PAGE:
Bios and Statements

Laura Hope-Gill

Executive Director

Laura Hope-Gill is a deaf writer and painter. Her work appears in 13th Moon, Bayou, Briar Cliff Review, Cape Rock, Carquinez Poetry Review, Chattahoochee Review, Cincinnati Review, Cold Mountain Review, Diagram, Denver Quarterly, Hampden-Sydney Review, Green Hills Literary Lantern, Illuminations, Laurel Review, Madison Review, Mindprints, North Carolina Literary Review, Parabola, Phantasmagoria, Poet Lore, Primavera, Owen Wister Review, Rivendell, Sortes,  South Carolina Review, Spillway, Wrath-Bearing Tree, Xavier Review, and other journals. Her poem “The Dimension of Dog” was nominated by Denver Quarterly for the 2022 Pushcart Prize. She holds an MFA in Poetry from Warren Wilson College, and is the founding director of the MFA program at Lenoir-Rhyne University. She founded the multicultural poetry festival Asheville Wordfest and was named the first poet laureate of the Blue Ridge Parkway. She has published several books, including co-authoring Look Up Asheville: An Architectural Journey Vol. 1 (2010) and Look Up Asheville Collection II (2011) by the Grateful Steps Foundation. She has written manuscripts that merge memoir and a very earth-bound mysticism, which she plans to publish one of these days. She enjoys playing the piano, dog sitting, and sailing.

Personal Statement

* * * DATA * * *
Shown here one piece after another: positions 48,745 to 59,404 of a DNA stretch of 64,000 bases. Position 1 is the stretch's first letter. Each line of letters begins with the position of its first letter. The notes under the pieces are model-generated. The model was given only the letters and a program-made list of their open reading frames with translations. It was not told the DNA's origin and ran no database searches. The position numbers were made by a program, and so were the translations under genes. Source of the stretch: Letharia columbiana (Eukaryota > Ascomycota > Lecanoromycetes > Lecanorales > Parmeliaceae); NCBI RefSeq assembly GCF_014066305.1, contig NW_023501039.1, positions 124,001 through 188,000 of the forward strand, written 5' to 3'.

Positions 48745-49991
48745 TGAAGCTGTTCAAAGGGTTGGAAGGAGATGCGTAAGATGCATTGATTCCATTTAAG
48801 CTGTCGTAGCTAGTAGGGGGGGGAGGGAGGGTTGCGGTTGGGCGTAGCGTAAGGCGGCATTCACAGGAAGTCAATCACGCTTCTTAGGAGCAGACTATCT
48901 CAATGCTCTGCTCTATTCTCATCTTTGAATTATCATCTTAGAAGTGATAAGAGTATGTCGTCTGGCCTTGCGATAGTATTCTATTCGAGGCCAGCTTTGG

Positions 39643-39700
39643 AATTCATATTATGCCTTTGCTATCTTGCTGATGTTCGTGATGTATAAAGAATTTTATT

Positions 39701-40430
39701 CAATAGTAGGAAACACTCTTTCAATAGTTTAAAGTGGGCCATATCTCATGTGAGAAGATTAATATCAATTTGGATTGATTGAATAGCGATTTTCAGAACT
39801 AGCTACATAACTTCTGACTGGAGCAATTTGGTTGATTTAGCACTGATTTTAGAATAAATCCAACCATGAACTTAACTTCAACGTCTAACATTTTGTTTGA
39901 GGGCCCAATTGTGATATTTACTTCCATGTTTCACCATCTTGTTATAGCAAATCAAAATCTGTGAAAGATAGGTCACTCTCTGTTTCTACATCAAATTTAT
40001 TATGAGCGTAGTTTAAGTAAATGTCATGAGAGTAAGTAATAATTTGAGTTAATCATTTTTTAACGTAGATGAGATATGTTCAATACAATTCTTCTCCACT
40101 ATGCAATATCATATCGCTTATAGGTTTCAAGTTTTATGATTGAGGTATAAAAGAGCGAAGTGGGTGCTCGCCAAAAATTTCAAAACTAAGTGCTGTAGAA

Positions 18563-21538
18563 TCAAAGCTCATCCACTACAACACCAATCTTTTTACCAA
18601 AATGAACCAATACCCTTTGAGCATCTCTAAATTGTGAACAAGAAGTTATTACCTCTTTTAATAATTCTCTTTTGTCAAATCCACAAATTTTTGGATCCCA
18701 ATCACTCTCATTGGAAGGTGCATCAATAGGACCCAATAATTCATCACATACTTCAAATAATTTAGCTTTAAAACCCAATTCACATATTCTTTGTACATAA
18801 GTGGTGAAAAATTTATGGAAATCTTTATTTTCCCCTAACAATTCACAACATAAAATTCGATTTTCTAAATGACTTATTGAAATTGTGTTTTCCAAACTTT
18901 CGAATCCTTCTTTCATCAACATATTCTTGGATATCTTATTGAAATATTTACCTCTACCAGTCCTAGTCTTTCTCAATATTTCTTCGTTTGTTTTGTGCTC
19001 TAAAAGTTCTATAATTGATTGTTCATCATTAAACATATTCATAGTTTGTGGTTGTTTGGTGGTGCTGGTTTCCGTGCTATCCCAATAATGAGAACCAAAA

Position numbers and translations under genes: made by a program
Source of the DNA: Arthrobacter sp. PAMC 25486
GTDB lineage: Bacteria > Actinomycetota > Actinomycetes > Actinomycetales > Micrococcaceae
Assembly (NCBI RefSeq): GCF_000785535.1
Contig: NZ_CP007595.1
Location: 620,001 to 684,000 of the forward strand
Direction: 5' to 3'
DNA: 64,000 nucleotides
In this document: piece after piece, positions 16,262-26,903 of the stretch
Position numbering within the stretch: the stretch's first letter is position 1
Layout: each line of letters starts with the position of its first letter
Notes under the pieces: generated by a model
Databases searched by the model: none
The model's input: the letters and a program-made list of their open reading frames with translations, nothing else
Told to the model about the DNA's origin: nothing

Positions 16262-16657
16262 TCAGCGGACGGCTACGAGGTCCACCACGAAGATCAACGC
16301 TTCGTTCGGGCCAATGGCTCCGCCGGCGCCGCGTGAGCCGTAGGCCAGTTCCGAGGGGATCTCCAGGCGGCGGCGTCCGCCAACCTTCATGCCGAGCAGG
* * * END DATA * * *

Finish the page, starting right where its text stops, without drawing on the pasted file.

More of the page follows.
I am launching Story Shepherds because we are at a defining moment in history, one where politics can do only so much to address the matters that need attention. Where state can’t go, story takes over. By this I mean that people are painfully caught up in ideologies and identity to the point where no longer see humanity in one another. Instead we see sides as in a football game, a here and a villain as in a movie. Story Shepherds creates spaces for story-sharing as neither performance nor persuasion. Simply: Story. We all have a story. We all have a story wherein we failed. We all have a story wherein we tried our best and got it all wrong. We all have a story wherein we unknowingly did harm. We have stories wherein someone harmed us. We have stories in which we knowingly caused somebody else pain. Yes, we have the happy stories as well, and there are plenty of opportunities to share those. It is in the shadow stories that our humanity equally lies. These are passages to healing–healing our trauma, listening to others’ trauma, feeling one another’s sorrow, loss, and survival. Getting to these stories is not a goal. Providing spaces in which people can tell them is. We can never crack one another open and say “tell me everything.” We do not work that way, and neither does Story. Story comes when Story feels safe, that the person listening is genuine, non-judgmental, deeply caring, and in touch with their own deep story. The story is a deep as the listener, and for the stories that shape our lives, we need deep listeners. These listeners are witnesses, and without witness, our traumas and tragedies prolong their ever-tightening hold over us. Story Shepherds are listeners and tellers, people we all need to help us weave ourselves, wounds and all, back into the world.

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